Roger Scruton Source: The Times Literary Supplement

‘In a rich and detailed examination of The Theory of Moral Sentiments Griswold presents Smith as a rhetorically sophisticated dialectical thinker, defending Enlightenment values while aware of their profound costs, seeking a philosophical system while distrustful of the system, and aiming to guard ordinary moral life against excessive reflection. This is a major study, resting on a thorough rethinking of all of smith’s work. Griswold shows Smith to be a more complex moral thinker than he has been taken to be, and one far more pertinent to current issues.’

Jerome B. Schneewind - John Hopkins University

‘With one eye on the eighteenth century and the other on our current predicament, Charles Griswold’s Adam Smith and the Virtues of Enlightenment is wonderfully interesting and informative, philosophically stimulating and acute, and beautifully written.’

Stephen Darwall - University of Michigan, Ann Arbor

‘… exemplary in spelling out many of Smith’s arguments and subjecting them to analytic scrutiny. If reading it required effort, the reward is substantial.’

Source: Wall Street Journal

Refine List
Actions for selected content:
Select all | Deselect all
  • View selected items
  • Export citations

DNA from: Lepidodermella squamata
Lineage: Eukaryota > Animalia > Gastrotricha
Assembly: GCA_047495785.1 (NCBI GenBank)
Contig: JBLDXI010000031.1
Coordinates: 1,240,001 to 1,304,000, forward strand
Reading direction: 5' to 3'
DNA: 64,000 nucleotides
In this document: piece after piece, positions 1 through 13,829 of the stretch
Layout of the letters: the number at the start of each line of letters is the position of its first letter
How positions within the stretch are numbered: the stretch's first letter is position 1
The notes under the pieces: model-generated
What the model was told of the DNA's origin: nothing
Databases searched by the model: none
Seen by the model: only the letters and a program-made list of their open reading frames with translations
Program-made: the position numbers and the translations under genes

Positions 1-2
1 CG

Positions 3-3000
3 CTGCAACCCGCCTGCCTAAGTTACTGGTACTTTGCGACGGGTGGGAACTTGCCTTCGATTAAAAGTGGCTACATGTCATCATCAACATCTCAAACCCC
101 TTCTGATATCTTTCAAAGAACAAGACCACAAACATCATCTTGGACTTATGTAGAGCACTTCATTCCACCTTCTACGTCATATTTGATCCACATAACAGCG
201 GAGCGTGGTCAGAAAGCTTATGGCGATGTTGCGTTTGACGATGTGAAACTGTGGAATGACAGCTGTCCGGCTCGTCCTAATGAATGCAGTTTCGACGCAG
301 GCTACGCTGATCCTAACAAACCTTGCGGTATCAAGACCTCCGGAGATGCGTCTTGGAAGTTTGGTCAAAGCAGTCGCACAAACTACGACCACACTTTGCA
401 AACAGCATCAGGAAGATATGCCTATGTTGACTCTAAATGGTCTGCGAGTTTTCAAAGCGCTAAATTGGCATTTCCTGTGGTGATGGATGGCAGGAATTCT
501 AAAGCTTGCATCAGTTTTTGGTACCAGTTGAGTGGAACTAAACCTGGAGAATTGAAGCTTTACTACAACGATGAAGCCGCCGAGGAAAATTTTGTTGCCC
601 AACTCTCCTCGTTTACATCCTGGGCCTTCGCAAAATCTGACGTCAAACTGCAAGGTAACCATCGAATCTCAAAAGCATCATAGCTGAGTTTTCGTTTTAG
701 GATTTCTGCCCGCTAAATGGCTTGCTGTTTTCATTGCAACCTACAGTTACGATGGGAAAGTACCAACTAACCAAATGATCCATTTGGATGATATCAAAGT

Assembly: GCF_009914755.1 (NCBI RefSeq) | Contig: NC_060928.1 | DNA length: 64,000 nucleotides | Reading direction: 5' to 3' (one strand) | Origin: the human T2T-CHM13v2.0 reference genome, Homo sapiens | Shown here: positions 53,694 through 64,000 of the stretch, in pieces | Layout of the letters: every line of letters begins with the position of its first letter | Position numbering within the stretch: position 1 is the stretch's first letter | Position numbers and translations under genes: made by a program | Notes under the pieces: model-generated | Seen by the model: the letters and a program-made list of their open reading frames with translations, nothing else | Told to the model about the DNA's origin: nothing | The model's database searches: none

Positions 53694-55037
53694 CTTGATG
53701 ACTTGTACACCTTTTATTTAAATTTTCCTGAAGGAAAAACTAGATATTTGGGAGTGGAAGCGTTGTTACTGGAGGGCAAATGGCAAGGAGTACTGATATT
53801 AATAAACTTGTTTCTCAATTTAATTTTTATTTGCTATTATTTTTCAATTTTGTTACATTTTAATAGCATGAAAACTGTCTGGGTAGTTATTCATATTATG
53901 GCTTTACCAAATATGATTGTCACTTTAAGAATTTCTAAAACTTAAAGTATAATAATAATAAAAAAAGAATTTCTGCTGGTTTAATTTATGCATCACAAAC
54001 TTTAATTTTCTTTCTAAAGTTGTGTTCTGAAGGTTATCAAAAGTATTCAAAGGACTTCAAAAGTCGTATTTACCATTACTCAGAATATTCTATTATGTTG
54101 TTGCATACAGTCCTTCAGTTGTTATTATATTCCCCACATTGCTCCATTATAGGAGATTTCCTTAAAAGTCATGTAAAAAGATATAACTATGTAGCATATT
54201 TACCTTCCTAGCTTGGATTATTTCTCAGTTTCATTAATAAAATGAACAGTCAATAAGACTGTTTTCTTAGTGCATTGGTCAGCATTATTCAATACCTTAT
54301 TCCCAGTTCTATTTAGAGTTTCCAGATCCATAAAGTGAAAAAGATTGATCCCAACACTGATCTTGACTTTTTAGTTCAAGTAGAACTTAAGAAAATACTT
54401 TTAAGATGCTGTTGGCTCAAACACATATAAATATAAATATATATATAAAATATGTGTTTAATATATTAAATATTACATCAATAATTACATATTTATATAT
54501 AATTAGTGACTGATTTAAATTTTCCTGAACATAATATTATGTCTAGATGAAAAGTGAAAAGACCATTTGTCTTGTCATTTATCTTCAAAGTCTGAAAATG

• Download PDF (zip)
  • Send to Kindle
  • Send to Dropbox
  • Send to Google Drive
  • Send content to

    To send content items to your account, please confirm that you agree to abide by our usage policies. If this is the first time you use this feature, you will be asked to authorise Cambridge Core to connect with your account. Find out more about sending content to .

    To send content to your Kindle, first ensure no-reply@cambridge.org is added to your Approved Personal Document E-mail List under your Personal Document Settings on the Manage Your Content and Devices page of your Amazon account. Then enter the ‘name’ part of your Kindle email address below. Find out more about sending to your Kindle.

    Note you can select to send to either the @free.kindle.com or @kindle.com variations. ‘@free.kindle.com’ emails are free but can only be sent to your device when it is connected to wi-fi. ‘@kindle.com’ emails can be delivered even when you are not connected to wi-fi, but note that service fees apply.

    Find out more about the Kindle Personal Document Service.

    Please be advised that item(s) you selected are not available.
    You are about to send:
    ×

Save Search

You can save your searches here and later view and run them again in "My saved searches".

Please provide a title, maximum of 40 characters.
×

Metrics

Altmetric attention score

Full text views

Total number of HTML views: 0
Total number of PDF views: 277 *
Loading metrics...

Book summary page views

Total views: 548 *
Loading metrics...

* Views captured on Cambridge Core between September 2016 - 21st November 2017. This data will be updated every 24 hours.